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Lao People's Democratic Republic

TOTAL POPULATION

6.6 million YEAR 2014

CO2 EMISSIONS

1,900 kt COUNTRY, YEAR 2014

14,272,100 kt East Asia and Pacific, YEAR 2014

“Make electricity available to 90% of households in rural areas by 2020.”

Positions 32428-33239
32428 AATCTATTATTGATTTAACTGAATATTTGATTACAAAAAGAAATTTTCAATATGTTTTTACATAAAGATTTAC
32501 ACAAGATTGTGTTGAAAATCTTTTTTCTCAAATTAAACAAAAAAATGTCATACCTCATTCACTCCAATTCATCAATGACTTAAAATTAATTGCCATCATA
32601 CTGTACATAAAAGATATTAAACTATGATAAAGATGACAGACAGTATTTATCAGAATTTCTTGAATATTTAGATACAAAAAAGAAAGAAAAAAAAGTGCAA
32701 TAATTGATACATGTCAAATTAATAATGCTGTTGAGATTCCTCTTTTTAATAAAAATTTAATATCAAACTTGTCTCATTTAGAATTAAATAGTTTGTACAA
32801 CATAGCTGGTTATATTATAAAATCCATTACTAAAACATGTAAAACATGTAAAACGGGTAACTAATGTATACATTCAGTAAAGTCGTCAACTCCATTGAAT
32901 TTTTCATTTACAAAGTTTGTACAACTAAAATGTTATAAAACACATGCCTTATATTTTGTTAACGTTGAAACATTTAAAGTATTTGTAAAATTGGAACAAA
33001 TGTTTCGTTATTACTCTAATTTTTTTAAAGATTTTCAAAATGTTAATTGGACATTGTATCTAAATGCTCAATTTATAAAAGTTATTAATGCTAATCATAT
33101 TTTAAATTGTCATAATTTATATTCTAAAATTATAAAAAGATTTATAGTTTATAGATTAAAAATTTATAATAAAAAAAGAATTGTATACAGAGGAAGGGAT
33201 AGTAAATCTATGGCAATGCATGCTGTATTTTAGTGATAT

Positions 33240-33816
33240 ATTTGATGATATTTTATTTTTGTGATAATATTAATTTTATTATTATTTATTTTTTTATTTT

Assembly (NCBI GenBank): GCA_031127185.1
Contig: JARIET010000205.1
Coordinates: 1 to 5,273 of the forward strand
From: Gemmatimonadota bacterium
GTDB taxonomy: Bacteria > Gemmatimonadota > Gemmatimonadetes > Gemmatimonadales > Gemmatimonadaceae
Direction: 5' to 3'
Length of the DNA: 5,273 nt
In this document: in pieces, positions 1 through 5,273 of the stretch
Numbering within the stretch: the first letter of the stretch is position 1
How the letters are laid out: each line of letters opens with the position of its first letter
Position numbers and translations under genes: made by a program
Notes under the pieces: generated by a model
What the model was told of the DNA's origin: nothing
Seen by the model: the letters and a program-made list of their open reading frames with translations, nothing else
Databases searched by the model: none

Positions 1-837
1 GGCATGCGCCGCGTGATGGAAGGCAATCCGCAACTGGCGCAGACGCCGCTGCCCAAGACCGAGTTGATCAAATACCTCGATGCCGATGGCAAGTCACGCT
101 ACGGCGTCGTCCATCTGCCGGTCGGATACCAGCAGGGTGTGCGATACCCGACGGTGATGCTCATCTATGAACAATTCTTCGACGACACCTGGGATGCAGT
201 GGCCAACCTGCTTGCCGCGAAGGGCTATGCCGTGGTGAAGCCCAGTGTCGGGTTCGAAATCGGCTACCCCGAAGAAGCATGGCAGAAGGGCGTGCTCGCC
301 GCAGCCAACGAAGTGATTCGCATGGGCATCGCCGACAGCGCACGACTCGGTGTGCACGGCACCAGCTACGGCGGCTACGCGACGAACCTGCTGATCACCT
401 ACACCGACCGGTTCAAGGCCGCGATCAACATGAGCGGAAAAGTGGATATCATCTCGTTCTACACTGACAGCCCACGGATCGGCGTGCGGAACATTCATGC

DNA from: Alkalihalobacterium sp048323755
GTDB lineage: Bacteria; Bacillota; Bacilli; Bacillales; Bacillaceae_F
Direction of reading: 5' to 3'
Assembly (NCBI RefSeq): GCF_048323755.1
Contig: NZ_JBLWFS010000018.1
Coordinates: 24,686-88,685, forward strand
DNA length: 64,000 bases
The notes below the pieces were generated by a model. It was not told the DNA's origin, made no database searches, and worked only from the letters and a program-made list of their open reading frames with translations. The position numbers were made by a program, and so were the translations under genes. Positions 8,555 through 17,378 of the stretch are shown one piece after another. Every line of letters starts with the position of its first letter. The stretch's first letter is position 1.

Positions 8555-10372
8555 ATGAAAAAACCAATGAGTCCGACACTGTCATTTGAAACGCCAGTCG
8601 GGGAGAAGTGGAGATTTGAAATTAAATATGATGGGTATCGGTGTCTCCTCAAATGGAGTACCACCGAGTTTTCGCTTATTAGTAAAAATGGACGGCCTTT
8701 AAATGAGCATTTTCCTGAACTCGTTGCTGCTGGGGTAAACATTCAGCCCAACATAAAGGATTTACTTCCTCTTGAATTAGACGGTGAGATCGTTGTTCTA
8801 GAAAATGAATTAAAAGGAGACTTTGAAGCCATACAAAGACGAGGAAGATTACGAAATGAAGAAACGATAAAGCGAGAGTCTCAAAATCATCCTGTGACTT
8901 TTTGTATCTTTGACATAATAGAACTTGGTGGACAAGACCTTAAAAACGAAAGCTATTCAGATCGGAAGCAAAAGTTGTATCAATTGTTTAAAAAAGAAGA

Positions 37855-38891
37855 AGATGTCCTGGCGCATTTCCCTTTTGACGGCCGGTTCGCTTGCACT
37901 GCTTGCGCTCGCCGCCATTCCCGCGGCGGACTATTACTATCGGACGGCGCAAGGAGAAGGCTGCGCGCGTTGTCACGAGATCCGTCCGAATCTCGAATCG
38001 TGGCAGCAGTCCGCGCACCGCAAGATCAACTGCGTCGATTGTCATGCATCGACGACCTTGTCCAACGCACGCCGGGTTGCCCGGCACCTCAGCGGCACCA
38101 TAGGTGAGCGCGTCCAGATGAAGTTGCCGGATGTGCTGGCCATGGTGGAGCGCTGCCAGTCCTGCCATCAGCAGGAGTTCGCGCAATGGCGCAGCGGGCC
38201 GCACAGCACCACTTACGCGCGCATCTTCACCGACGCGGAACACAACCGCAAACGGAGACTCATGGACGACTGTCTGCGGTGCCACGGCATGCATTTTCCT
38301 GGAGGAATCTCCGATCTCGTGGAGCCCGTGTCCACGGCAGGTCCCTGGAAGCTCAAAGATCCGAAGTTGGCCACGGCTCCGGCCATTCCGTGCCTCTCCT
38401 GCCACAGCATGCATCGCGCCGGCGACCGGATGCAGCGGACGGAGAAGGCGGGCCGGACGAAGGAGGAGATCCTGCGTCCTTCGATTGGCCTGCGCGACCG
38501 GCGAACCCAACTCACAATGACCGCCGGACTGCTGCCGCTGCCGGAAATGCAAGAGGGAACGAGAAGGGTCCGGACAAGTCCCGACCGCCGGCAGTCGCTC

PARIS AGREEMENT TARGET

Created by potrace 1.10, written by Peter Selinger 2001-2011

LAO PEOPLE'S DEMOCRATIC REPUBLIC | ALL PROJECTS